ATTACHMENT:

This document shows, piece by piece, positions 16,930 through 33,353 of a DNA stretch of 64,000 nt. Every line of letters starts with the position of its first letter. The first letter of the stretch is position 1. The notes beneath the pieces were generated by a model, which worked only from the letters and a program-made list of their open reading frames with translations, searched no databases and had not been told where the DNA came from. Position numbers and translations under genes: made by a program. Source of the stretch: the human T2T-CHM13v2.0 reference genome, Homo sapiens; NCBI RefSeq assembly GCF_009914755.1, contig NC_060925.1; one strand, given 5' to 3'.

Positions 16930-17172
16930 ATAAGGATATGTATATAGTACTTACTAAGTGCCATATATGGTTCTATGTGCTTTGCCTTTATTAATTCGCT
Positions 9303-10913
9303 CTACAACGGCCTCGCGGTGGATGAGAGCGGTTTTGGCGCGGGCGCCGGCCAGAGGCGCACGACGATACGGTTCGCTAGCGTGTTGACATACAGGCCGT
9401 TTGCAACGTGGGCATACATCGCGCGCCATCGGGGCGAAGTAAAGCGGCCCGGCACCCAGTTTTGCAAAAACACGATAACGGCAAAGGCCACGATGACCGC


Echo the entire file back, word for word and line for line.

This document shows, piece by piece, positions 16,930 through 33,353 of a DNA stretch of 64,000 nt. Every line of letters starts with the position of its first letter. The first letter of the stretch is position 1. The notes beneath the pieces were generated by a model, which worked only from the letters and a program-made list of their open reading frames with translations, searched no databases and had not been told where the DNA came from. Position numbers and translations under genes: made by a program. Source of the stretch: the human T2T-CHM13v2.0 reference genome, Homo sapiens; NCBI RefSeq assembly GCF_009914755.1, contig NC_060925.1; one strand, given 5' to 3'.

Positions 16930-17172
16930 ATAAGGATATGTATATAGTACTTACTAAGTGCCATATATGGTTCTATGTGCTTTGCCTTTATTAATTCGCT
Positions 9303-10913
9303 CTACAACGGCCTCGCGGTGGATGAGAGCGGTTTTGGCGCGGGCGCCGGCCAGAGGCGCACGACGATACGGTTCGCTAGCGTGTTGACATACAGGCCGT
9401 TTGCAACGTGGGCATACATCGCGCGCCATCGGGGCGAAGTAAAGCGGCCCGGCACCCAGTTTTGCAAAAACACGATAACGGCAAAGGCCACGATGACCGC